Look at the choice: Audi, Mercedes, Volvo, Porsche, VW… all premium marques doing plug-in hybrids. Jaguar Land Rover will join them before long, and Bentley has said a plug-in hybrid is in sight.
One of the biggest worries - the batteries themselves - is falling away now. Owners of first-generation Nissan Leafs are finding their batteries still going strong, and plenty of manufacturers now offer eight-year warranties. And batteries themselves are changing: look at the new Honda NSX: it has a battery that charges in one minute, and discharges equally rapidly. Car batteries and their use are developing along the same lines as phone batteries - smaller, lighter, not able to carry a great deal of charge but able to be charged on the go, drawing current from their surroundings.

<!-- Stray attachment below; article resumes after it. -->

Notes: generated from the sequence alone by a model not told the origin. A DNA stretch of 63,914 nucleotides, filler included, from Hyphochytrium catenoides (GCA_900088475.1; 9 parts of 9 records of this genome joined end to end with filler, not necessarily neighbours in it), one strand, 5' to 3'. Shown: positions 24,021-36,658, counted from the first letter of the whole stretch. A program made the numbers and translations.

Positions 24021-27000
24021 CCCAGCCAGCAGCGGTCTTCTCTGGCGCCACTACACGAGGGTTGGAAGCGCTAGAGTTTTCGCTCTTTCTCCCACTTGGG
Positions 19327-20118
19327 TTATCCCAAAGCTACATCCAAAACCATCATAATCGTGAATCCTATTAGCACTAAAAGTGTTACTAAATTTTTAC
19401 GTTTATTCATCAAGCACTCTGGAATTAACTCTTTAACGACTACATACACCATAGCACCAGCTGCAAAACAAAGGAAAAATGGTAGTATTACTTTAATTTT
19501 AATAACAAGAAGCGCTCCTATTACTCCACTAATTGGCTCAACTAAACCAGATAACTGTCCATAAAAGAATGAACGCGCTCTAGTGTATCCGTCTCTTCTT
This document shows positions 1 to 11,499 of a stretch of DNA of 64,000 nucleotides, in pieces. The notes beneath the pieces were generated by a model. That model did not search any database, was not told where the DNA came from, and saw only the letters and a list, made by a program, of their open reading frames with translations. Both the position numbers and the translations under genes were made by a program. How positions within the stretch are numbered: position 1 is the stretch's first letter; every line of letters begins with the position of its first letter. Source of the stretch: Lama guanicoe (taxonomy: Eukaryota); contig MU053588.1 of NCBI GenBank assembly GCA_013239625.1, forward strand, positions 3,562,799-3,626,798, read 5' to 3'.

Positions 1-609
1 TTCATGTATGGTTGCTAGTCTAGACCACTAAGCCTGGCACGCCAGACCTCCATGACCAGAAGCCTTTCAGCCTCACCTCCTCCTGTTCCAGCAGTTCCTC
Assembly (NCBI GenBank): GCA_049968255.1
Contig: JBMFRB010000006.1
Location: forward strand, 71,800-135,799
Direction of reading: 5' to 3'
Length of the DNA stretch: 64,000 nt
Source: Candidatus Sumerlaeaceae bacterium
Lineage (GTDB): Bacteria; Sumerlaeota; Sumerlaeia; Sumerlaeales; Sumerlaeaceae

Few people realise, too, that with a Government grant, installing a charge point at your home typically falls to about £300.
Look, I‘m not in the pay of the ULEV fraternity, and the cars are still massively overpriced - the £4,500 government grant is nothing on a £60,000 car. I wouldn’t and couldn’t buy one, because I have no garage or driveway on which to charge it. But for the 95 per cent of people who travel less than 25 miles a day by car, and have less fraught parking restrictions than me, electric vehicles are starting to look like a no-brainer.
Formula E pic: www.fiaformulae.com